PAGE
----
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  • Diana Reed

Goats are Skilled Climbers and Love Heights

Not only are goats exceptional climbers, but they are also impressive jumpers. Combining the skill of jumping with the ability to climb, goats can reach almost anything their hearts desire. Goats can climb an endless number of structures – including mountains, fences, ladders, or even brick walls.

You may find a goat halfway up an old oak tree, or on top of a barn roof.

As well as climbing, goats are also skilled at jumping. Babies will often play by jumping around and off each other, using each other as springboards. Yep, they’re in training from birth.


What Is It That Makes Goats So Good At Climbing?

Goats are able to climb structures that humans couldn’t dream of climbing, and it all comes down to Physiology. Goats have muscular shoulders and necks to help them maintain balance in precarious situations, and they also have lean bodies that allow them the grace to get themselves into those situations. But the real magic is in the hooves.


Goats Are Designed To Climb

As long as a goat can find a ledge of at least a 2-inch protrusion, he can climb. Goats have two large Toes on each Foot that they can spread out to find footing -and- uniquely shaped Ankle Bones, which give the foot greater flexibility and make climbing easier.


Think about our own feet – if we are trying to maintain our balance, we will spread our toes out as much as possible. This not only allows us to maintain more contact with the ground, but it also allows our weight to be evenly balanced. The goat’s two large toes work in the same way – by spreading them out, they can maintain contact with a larger area of ground (or rock), and distribute their weight more efficiently.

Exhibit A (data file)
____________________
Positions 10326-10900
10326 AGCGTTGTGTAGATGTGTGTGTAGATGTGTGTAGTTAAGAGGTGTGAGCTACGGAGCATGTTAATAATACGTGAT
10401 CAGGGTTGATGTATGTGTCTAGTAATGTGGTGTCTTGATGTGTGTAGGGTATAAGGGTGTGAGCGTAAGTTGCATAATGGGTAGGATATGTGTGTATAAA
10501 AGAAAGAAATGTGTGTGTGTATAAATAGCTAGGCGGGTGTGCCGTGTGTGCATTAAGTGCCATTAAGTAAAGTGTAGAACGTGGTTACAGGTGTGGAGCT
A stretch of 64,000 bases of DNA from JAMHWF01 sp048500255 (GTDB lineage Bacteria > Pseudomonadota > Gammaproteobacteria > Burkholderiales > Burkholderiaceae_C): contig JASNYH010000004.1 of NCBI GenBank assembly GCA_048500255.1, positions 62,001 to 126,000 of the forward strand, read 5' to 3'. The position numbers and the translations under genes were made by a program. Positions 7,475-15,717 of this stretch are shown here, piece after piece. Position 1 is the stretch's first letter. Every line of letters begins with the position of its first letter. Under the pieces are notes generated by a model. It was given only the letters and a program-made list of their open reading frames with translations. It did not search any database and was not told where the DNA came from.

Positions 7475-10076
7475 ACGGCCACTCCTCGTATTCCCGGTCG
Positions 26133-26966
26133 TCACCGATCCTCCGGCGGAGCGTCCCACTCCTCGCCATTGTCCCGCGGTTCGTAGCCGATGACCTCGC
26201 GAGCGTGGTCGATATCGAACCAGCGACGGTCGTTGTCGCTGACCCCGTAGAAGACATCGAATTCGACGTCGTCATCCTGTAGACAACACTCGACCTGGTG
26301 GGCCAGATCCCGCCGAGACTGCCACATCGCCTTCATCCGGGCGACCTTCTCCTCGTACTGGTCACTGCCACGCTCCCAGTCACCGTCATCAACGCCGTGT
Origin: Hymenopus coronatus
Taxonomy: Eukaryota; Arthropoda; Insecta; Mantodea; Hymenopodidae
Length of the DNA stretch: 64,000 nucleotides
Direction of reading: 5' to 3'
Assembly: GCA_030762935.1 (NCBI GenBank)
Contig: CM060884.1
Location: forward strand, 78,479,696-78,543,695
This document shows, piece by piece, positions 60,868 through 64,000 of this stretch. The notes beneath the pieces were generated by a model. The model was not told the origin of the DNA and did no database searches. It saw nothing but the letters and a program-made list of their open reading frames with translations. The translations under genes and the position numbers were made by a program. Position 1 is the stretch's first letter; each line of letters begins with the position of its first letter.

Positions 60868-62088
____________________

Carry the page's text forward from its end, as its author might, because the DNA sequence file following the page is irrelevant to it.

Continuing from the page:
Goat Hoof Anatomy

In addition to these two large toes, goats also have two vestigial toes on each foot – these are two smaller Toes higher up on the leg, and are often called “Dewclaws”.

Goats can make use of these Vestigial Toes to balance and grip as well, allowing them even greater control and security when climbing.


These "Toes" are not the only advantage that goat hooves have when it comes to climbing. Goats hooves have a hard outer shell with a pointed tip – allowing them to find even the smallest niches to grab on to and grip while climbing.


Moving beyond the hard outer shell, the pads of a goat’s hooves are soft and padded. This allows the goat’s foot pad to shape itself around a ledge or foothold – providing excellent grip and traction. Between this hard outer shell and the soft, contoured pad, it is easy to see how goats are able to climb almost anything. Their climbing abilities are based on their agile feet — they have modified toenails that allow flexible gripping, and soft inner pads similar to climbing shoes for humans.



Goats: The Original Mountain Climbers

Goats are prey animals, and have few natural defenses at their disposal. Yes, they can run and they can kick, but when faced with a mountain lion or a pack of wolves, goats are quite vulnerable. To give them an edge against predators, mountain goats have evolved into jumping, climbing machines. These abilities allow them to escape predators by climbing cliff faces and ravines that few other animals can reach. It is not uncommon to see a mountain goat climbing at an elevation of up to 13,000 feet.


Do Goats Fall Much?

Goats are extremely agile and graceful. But this does not make them immune to stumbles – especially for the very young goats and elderly goats. A stumble for most of us is rarely cause for alarm – but a stumble from a cliff face hundreds of feet above the ground is.